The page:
Counter-IED equipment

Counter-IED equipment are created primarily for military and law enforcement. They are used for standoff detection of explosives and explosive precursor components and defeating the Improvised Explosive Devices (IEDs) devices themselves as part of a broader counter-terrorism, counter-insurgency, or law enforcement effort.

Unmanned systems of the British Army

Unmanned systems of the British Army is a list of all modern and in service remote and unmanned surveillance, reconnaissance, bomb disposal and combat systems of the British Army.

Combined Joint Task Force Paladin was the International Security Assistance Force command responsible for counter-IED efforts and Explosive Ordnance Disposal (EOD) during the War in Afghanistan (2001–present). With military and civilian personnel spread across the entire country, CJTF Paladin provided EOD Technicians, counter-IED trainers, intelligence personnel, and forensics labs to the ISAF Regional Commands.

The Rhino Passive Infrared Defeat System was an early detonation Counter-IED system. It was mounted to the front of a vehicle and used heat to prematurely detonate any hidden improvised explosive devices (IEDs) while the vehicle was at a safe distance away from the blast. It was developed by the Joint Improvised-Threat Defeat Organization (JIEDDO) in 2006 during the war in Iraq to counter the rise of IED-related deaths.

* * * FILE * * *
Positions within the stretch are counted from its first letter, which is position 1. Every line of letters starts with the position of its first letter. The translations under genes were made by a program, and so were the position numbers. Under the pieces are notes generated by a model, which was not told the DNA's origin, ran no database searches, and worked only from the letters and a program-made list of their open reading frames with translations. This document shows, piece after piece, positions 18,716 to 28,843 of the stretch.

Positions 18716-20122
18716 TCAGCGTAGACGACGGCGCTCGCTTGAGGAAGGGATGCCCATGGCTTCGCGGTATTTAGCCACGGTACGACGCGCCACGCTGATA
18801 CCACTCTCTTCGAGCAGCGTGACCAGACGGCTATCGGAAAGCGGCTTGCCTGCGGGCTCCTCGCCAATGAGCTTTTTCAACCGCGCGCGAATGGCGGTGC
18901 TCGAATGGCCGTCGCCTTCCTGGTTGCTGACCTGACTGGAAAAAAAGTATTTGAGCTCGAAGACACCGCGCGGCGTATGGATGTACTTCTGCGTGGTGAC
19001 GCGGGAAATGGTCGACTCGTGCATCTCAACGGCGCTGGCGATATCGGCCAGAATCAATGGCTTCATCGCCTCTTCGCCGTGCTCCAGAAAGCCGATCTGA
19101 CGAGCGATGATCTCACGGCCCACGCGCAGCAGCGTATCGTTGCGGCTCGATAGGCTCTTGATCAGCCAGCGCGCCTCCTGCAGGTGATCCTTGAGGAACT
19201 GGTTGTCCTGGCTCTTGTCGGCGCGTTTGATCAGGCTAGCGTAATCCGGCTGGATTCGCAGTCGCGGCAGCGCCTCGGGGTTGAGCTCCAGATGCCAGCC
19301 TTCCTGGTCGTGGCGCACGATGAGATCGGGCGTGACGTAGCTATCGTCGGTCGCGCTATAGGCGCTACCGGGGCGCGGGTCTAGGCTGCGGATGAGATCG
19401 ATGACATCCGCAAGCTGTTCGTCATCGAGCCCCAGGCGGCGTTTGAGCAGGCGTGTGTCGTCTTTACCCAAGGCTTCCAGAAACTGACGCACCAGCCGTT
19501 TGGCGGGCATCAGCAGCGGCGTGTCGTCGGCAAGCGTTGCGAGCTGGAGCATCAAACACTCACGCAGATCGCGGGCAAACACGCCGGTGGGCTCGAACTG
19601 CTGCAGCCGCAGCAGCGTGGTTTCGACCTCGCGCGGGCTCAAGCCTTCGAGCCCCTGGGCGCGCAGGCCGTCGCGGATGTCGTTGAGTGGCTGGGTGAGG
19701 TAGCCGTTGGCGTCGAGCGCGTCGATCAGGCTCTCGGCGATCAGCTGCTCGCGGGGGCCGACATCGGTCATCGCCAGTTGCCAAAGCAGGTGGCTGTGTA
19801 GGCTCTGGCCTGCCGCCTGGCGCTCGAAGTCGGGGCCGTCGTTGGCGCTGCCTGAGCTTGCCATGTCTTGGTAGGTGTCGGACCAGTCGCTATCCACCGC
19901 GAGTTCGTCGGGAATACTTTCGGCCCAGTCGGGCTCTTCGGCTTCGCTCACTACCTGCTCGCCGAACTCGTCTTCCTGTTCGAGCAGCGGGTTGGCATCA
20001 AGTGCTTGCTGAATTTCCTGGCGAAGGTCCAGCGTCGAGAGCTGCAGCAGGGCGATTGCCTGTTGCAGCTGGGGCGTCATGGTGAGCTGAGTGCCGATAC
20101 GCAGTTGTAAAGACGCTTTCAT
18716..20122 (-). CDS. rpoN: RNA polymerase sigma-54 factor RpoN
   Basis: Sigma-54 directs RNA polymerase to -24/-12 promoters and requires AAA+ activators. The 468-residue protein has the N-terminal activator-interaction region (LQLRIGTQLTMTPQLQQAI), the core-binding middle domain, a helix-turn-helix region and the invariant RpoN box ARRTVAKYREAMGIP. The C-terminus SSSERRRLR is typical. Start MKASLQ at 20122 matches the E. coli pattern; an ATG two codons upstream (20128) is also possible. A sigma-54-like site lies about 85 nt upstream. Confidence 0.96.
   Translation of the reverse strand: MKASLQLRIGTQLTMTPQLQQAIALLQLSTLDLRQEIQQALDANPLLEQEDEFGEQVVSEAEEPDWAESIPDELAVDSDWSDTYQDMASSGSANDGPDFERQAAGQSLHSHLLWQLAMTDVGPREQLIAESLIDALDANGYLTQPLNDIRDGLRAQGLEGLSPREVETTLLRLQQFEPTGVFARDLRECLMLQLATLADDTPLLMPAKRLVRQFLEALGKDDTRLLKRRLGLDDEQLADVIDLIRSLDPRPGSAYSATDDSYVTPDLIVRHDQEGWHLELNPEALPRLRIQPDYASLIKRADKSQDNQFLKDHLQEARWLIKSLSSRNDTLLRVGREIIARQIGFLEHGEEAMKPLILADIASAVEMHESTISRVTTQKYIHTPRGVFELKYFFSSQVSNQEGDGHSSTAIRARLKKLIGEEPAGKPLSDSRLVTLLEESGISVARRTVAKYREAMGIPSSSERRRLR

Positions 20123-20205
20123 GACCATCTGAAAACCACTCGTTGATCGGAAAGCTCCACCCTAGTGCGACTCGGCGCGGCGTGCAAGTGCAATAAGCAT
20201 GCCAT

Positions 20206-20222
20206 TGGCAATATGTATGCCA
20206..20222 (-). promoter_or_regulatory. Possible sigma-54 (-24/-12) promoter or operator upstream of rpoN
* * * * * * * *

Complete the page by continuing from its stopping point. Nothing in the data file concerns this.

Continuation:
The Improvised Explosive Device Countermeasure Equipment (ICE) is a vehicle-mounted electronics-based jamming system that uses low-power radio frequency energy to thwart enemy improvised explosive devices (IEDs). The radio frequency energy it emits blocks the signals broadcast by radio-controlled detonators, such as cell phones and cordless telephones, that would otherwise trigger the hidden IED to explode. ICE was developed by the Army Research Laboratory (ARL) at White Sands Missile Range and the Physical Science Laboratory (PSL) at New Mexico State University in 2004 to counter the rising IED threat in Iraq. Due to the urgent demand for counter-IED equipment, ICE was designed and built within three weeks and was provided to troops in less than six months after the project started.

The Light Armoured Vehicle (LAV) is a series of vehicles built by General Dynamics Land Systems – Canada (GDLS-C), a London, Ontario based subsidiary of General Dynamics. First entering service in 1976, it has undergone a number of different upgrades and improvements over time which are denoted by different "marks" such as the LAV II, LAV III etc. It continues to form the backbone of the Canadian Army's combat vehicle fleet. The LAV series of vehicles exist in a number of different variants and are used in a number of different roles such as Armoured Fighting Vehicles, Infantry Fighting Vehicles, Armoured Engineer Vehicles, Command Posts, Ambulances, Repair and Recovery vehicles, etc.


  1. "News & Resources | Sierra Nevada Corporation | SNC".
  2. (PDF) Archived from the original (PDF) on September 15, 2012. Retrieved February 26, 2012.Missing or empty |title= (help)
  3. Archived from the original on March 7, 2012. Retrieved February 26, 2012.Missing or empty |title= (help)